Still, I have hope.  The success on the recruiting front gives me a lot of that, not only because that’s an example of learning from Saban what matters in program building, but because Smart appears well on his way to implementing the lesson.  That’s all I can ask at this point.  Give me talent and attitude and I’ll be more than patient watching the rest of the details fill in.  That’s being optimistic, right?


Filed under Georgia Football

Why it’s okay to hold them accountable

One more thing about those USA Today salary numbers you should keep in mind this offseason.  If you click on ‘Georgia’ at number 18, the chart for what the school has paid/is paying its head coach over the last decade pops up.  For your easy reference, here ’tis:

  • 2006:  $270,000
  • 2007:  $578,100
  • 2009:  $809,340
  • 2010:  $2,811,340
  • 2011:  $2,811,400
  • 2012:  $2,811,340
  • 2013:  $3,200,000
  • 2014:  $3,200,000
  • 2015:  $4,000,000
  • 2016:  $3,753,600

(I have no idea what happened to the 2008 data, but at least you can figure out the parameters of Richt’s paycheck then.)

There is a lot of interesting stuff to unpack there, but there are two things that jump off the plate for me.  The first is Richt’s salary in 2006, after what was arguably his most successful run as head coach.  To think that someone who had two conference titles in his back pocket, after a twenty-year drought in Athens, could make that little, relatively speaking, is a testament to both the Georgia Way and Richt not having someone like Jimmy Sexton in his corner representing his interests.

Which brings me to item number two.

Kirby Smart isn’t making as much as Mark Richt did in his final year in Athens.  But he is making more as a newly minted head coach than Mark Richt did in any of his other fourteen years at Georgia. Those years certainly had their ups and downs, but there are five conference title game appearances, the aforementioned SEC titles and some BCS bowl games in there to consider, none of which appear on Smart’s head coaching resume (yet, hopefully). Put in that light, that’s a tribute both to Sexton’s negotiating skills as well as the high regard Georgia’s movers and shakers have for Smart.  And, again, there’s nothing wrong with that.

But unless we’re going to say “that’s why they pay him the big bucks” is merely a punchline and nothing more, throwing out that kind of money has to mean something in context, and from my perspective, perhaps that means we’re entitled to something more from both the head coach and the athletic administration than presenting us with a situation in which talking heads suggest dismissing a season as a throwaway year in pursuit of something bigger and better down the road is its own reward.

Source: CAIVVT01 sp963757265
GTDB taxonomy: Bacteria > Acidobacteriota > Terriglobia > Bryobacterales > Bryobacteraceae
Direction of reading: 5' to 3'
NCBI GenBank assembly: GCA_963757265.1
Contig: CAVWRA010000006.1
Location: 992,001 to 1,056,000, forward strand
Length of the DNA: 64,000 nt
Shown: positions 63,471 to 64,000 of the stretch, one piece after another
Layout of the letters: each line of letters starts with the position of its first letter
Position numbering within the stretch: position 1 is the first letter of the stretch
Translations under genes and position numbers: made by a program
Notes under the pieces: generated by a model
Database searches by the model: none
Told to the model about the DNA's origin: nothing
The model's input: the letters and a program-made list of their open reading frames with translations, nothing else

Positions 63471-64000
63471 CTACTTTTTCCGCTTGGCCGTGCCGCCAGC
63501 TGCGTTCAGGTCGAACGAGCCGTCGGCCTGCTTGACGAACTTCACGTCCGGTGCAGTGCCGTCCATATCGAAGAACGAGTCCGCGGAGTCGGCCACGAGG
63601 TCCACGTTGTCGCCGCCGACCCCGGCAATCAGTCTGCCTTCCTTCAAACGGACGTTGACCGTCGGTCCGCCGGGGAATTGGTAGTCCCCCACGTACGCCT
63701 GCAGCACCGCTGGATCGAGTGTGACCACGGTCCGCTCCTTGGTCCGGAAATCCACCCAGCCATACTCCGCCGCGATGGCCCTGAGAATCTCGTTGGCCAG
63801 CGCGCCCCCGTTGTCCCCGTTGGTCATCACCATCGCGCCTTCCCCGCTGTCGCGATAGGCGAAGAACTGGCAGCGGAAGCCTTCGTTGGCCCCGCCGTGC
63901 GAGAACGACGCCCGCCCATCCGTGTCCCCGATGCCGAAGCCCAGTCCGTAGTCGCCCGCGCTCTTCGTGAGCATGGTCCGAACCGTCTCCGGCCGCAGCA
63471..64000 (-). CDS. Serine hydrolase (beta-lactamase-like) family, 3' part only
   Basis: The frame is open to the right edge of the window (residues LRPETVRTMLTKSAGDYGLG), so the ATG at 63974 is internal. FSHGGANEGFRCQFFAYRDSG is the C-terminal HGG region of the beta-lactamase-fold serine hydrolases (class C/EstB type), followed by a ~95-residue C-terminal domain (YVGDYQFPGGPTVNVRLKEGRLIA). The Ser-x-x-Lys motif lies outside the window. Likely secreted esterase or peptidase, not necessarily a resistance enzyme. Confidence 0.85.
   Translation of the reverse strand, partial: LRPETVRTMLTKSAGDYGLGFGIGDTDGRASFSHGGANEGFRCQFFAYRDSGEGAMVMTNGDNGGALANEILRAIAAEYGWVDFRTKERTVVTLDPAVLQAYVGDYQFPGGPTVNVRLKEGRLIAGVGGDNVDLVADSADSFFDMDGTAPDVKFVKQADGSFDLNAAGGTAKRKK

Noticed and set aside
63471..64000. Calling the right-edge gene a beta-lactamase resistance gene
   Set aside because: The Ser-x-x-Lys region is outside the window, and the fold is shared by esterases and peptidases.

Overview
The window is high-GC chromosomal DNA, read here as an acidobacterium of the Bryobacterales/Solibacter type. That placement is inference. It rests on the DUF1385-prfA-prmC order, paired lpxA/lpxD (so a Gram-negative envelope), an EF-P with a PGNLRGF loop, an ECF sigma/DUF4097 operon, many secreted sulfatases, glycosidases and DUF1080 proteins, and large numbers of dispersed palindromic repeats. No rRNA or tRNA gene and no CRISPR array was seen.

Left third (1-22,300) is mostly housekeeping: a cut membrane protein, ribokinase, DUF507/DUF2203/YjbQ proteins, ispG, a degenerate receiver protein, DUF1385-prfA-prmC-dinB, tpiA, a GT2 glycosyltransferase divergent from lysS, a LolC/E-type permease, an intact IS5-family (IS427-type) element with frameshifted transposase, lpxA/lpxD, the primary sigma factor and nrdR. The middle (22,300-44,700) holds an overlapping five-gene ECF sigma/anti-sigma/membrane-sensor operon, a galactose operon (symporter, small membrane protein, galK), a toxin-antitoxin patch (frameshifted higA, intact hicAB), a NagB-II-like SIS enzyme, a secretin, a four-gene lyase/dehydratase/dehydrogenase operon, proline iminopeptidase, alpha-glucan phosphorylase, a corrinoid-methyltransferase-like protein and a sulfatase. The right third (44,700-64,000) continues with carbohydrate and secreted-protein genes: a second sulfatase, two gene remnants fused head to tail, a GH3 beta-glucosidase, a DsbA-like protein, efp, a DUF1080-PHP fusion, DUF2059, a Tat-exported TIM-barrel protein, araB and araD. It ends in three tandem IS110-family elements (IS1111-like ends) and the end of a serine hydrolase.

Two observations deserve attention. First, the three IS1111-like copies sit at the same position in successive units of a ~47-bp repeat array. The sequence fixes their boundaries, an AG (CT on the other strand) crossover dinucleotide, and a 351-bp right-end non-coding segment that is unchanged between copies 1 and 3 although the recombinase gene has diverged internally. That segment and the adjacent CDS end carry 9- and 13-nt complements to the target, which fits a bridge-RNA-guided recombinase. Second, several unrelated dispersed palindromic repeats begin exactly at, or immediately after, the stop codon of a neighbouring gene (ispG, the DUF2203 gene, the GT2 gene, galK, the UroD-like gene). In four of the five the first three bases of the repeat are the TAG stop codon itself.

You are free to disagree, of course.  If you do, though, riddle me this:  what kind of pay bump do you think Sexton’s gonna pry out of the big boys the first time Kirby’s coaching in the conference title game?


Filed under Georgia Football

That money ain’t gonna spend itself, boys.

Ah, what to do with the torrent of broadcast money flowing into college football in the age of amateurism?

I think we know the answer to that.


The linked article is a hoot… unless you’re a strength coach’s agent, in which case it’s manna from heaven in terms of planting the awareness in the heads of every P5 athletic director in the country that everybody gets to make bank these days.

Iowa’s Chris Doyle is the highest-paid strength coach in the country, with a base annual pay of $625,000. That is the same salary Iowa pays to its offensive and defensive coordinators. Alabama’s Scott Cochran had his base pay bumped from $420,000 in 2015 to $525,000 this fall after a high-profile dalliance with rival Georgia; much a like an assistant coach, Cochran saw his salary rise due to outside interest.

Doyle, Marotti and Cochran each are paid more than 17 public school head coaches in the Football Bowl Subdivision. Five strength coaches — Doyle, Marotti, Cochran, UCLA’s Sal Alosi and South Carolina’s Jeff Dillman — are making at least $400,000 annually. Six — the aforementioned quintet plus Oklahoma State’s Rob Glass — make more than two FBS head coaches: Louisiana Monroe’s Matt Viator and New Mexico State’s Doug Martin.

Not that there’s anything wrong with that.  It’s America and people should make whatever the market will bear.  But this is a perfect example of the kind of market distortions you get when you combine lots of money, an artificially inexpensive labor base and athletic directors who have to kowtow to what their boosters and coaches think is appropriate.

The fun will come in trying to predict where the next bubble comes.  My money’s on recruiting directors.

By the way, if you really want some indication of how vast the money flow is these days, check out USA Today’s chart on assistant pay and guess where Georgia ranks among all the schools in the country.  Given B-M’s reputation for frugality, combined with the absence of chest-thumping and/or fretting about handing out those kind of bucks — remember the days when Richt had to come out of his own pocket to pay bonuses to his staff? — that’s pretty remarkable stuff.


Filed under College Football, Georgia Football, It's Just Bidness